Pancreatic adenocarcinoma, often simply referred to as pancreatic cancer, is a formidable adversary in the medical field. This combination between “silent symptoms” and a “strategic location” make pancreatic cancer particularly tricky. Every year, over 60,000 people in the United States are diagnosed with pancreatic cancer for the first time. Out of them, over half will only discover it after the tumor has spread to other organs.
Pancreatic tumors can often be classified into four types
- Pancreatic adenocarcinomas
- Adenosquamous carcinomas
- Colloid carcinomas
- Neuroendocrine or islet cell tumors
Out of these types, neuroendocrine tumors often offer the best prognosis. Meanwhile, Ductal adenocarcinomas are regarded as the most aggressive and lethal ones.
Treatment options for pancreatic cancer are limited: radiotherapy is not typically utilized due to its inefficacy, and there are only a few chemotherapy protocols available. Even when surgery successfully removes the entire tumor, residual cancer cells can remain and later develop into new tumors. This underscores the potential importance of immunotherapy in targeting and eliminating even single cancer cells. Unfortunately, as of now, innovative methods of immunotherapy aren’t routinely included in standard treatment protocols.
Chemotherapy for Pancreatic Cancer
Currently, only 3-4 chemotherapy protocols, including the prominent FOLFIRINOX regimen, offer some hope in shrinking pancreatic tumors to a surgically removable size. Given pancreatic adenocarcinoma’s aggressive nature, there’s an undeniable urgency for more potent treatments.
Immunotherapy for Pancreatic Cancer: A Beacon of Hope
If the body doesn’t respond well to pancreatic cancer chemotherapy, immunotherapy offers a glimmer of hope. The goal is to harness the body’s immune system to recognize and attack the cancer cells.
Oncolytic Viruses: These are unique viruses that attach solely to cancer cells, leaving healthy cells unharmed. After entering the tumor cell, the virus replicates, eventually causing the cancer cell to undergo apoptosis or natural cell death. Subsequently, these cells release new virions which target other tumor cells. Oncolytic viruses, used in the treatment of pancreatic cancer, can be delivered intravenously or directly into the tumor, sometimes combined with photodynamic therapy to boost the immune response.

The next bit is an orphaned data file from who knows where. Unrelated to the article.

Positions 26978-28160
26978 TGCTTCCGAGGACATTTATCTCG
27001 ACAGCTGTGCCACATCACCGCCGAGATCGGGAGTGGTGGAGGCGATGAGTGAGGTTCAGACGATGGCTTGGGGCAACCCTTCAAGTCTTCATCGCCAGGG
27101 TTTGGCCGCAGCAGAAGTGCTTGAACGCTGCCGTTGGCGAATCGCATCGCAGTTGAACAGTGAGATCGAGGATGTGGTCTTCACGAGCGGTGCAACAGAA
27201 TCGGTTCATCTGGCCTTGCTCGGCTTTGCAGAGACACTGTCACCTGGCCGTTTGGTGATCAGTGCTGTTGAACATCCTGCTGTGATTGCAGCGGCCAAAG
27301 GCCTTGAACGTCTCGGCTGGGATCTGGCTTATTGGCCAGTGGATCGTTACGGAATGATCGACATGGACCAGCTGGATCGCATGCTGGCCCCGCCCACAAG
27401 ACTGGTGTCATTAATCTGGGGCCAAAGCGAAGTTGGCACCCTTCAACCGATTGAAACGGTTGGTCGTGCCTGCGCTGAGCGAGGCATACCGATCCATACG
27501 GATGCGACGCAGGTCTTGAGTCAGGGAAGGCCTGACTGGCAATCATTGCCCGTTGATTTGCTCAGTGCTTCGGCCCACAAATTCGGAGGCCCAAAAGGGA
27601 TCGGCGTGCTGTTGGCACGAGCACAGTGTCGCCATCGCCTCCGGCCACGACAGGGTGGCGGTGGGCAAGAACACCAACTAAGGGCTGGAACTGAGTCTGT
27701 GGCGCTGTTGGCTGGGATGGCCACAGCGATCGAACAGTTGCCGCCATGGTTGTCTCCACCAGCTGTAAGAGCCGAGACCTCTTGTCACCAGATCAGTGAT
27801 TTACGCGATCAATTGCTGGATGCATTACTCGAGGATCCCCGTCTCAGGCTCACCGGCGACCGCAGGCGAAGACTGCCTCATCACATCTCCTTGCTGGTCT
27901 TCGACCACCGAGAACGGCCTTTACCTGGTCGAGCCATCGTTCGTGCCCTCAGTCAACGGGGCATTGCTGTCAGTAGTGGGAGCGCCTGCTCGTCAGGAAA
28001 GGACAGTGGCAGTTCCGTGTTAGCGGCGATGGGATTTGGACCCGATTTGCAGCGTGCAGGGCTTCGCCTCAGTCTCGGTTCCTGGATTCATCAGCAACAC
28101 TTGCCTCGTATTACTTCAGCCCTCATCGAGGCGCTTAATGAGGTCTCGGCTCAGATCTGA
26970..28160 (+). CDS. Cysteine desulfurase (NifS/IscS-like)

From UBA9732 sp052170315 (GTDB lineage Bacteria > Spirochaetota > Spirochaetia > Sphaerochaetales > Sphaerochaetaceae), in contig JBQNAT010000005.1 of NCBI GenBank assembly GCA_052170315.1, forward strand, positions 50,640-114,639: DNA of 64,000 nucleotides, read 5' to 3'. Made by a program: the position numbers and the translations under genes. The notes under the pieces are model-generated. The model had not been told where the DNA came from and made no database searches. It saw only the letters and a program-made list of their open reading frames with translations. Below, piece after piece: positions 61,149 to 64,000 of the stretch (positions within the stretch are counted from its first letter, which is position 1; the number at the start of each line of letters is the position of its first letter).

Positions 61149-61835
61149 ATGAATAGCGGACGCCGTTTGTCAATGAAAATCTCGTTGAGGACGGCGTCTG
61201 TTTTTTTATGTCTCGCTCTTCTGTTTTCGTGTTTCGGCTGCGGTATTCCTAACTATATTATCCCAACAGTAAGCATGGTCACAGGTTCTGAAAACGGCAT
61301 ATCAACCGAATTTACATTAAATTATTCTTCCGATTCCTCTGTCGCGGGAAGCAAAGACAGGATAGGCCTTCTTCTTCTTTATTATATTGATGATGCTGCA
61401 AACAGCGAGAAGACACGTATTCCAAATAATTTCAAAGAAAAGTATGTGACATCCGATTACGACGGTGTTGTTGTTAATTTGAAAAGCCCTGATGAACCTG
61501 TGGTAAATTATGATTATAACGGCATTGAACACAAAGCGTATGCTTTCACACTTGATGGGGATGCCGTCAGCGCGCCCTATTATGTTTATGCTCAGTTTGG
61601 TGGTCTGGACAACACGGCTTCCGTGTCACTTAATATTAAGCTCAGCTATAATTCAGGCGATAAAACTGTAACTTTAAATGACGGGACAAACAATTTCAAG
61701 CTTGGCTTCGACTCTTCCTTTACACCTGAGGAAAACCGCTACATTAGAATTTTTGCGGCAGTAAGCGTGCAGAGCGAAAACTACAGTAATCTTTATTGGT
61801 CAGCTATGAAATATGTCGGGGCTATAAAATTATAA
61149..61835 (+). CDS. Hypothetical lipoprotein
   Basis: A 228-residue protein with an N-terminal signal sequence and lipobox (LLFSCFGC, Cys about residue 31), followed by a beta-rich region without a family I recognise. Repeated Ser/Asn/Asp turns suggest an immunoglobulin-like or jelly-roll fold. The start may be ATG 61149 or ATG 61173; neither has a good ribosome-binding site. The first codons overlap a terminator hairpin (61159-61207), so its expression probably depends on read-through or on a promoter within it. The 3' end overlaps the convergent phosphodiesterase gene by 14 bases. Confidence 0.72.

Pancreatic Cancer Vaccines: A groundbreaking development, pancreatic cancer vaccine therapy aims to “educate” the immune system, enabling it to respond vigorously to the tumor. The vaccine introduces slightly modified cancer cells, making them more recognizable to the immune system. At Biotherapy International, we’re pioneering the use of such vaccines prepared from a patient’s cryogenically frozen tumor tissue, optimizing the immune response against the cancer.
Adaptive Cell Therapy: A pioneering approach in the fight against cancer. It employs intentionally mismatched killer cells, which purge cancer cells in a manner akin to rejection. To enhance specificity, monoclonal antibodies target antigens prevalent on certain cancer cells, marking them as “non-self”. This prompts a robust, rejection-like elimination. The killer cells are optimally activated prior to infusion but can be continuously stimulated by IL-2 post-infusion, also bolstering the patient’s native immune cells.
Success Stories for Pancreatic Cancer
Yamini’s journey stands out among pancreatic cancer survival stories. Following a relapse with metastasis after traditional treatments, he approached our clinic and underwent the groundbreaking IMAK treatment developed by Professor Slavin. A decade post-diagnosis, Yamini not only thrives as a rare pancreatic cancer survivor but also leads an everyday life, becoming an emblem of hope. Read Yamini’s full story here.
Pancreatic Cancer Prognosis and the Road Ahead
The five-year survival rate for pancreatic cancer is generally between 5 to 10%. The prognosis for those diagnosed with metastatic pancreatic cancer (stage 4 pancreatic cancer) is even more somber, with a five-year survival rate of barely 1%.
However, with the integration of new treatments such as immunotherapy for pancreatic cancer, there’s renewed hope. These treatments may not promise permanent remission, but they offer a chance at extended survival and improved quality of life.
Faced with grim statistics, one thing is clear: fundamentally new methods are absolutely necessary for progress in treating pancreatic cancer.
At Biotherapy International, we are on the “cutting edge”, offering new approaches in immunotherapy that go beyond traditional treatment protocols.